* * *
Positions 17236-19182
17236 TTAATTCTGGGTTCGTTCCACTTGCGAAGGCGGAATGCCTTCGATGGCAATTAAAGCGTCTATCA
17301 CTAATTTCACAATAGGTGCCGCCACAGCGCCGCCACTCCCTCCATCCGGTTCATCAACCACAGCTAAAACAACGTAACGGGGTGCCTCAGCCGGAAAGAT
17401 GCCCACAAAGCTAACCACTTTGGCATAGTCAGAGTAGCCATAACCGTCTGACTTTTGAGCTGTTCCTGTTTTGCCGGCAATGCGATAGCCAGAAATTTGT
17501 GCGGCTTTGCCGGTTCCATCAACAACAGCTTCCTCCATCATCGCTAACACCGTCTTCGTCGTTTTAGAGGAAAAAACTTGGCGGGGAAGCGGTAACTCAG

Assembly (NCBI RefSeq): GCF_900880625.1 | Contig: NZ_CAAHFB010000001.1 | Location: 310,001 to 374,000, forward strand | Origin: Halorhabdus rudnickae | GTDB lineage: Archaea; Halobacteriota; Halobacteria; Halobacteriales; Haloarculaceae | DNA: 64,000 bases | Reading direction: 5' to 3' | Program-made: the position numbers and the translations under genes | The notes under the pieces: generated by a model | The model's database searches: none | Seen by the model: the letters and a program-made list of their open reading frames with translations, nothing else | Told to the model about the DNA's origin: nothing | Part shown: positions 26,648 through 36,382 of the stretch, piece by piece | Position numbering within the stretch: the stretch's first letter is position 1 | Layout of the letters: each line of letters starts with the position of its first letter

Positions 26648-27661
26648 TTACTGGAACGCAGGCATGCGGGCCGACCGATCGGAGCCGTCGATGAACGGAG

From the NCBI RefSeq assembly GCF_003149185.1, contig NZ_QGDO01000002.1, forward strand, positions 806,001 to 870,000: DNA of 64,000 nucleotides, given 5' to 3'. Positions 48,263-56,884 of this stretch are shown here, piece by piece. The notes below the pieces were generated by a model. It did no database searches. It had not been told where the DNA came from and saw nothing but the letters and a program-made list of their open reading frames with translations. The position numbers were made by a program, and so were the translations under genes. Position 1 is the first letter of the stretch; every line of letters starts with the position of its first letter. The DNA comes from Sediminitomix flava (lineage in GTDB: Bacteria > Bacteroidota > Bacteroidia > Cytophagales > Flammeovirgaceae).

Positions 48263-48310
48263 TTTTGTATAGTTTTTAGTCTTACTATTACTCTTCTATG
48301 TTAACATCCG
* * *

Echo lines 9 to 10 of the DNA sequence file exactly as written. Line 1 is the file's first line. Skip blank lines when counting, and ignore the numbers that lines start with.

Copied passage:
From the NCBI RefSeq assembly GCF_003149185.1, contig NZ_QGDO01000002.1, forward strand, positions 806,001 to 870,000: DNA of 64,000 nucleotides, given 5' to 3'. Positions 48,263-56,884 of this stretch are shown here, piece by piece. The notes below the pieces were generated by a model. It did no database searches. It had not been told where the DNA came from and saw nothing but the letters and a program-made list of their open reading frames with translations. The position numbers were made by a program, and so were the translations under genes. Position 1 is the first letter of the stretch; every line of letters starts with the position of its first letter. The DNA comes from Sediminitomix flava (lineage in GTDB: Bacteria > Bacteroidota > Bacteroidia > Cytophagales > Flammeovirgaceae).

Positions 48263-48310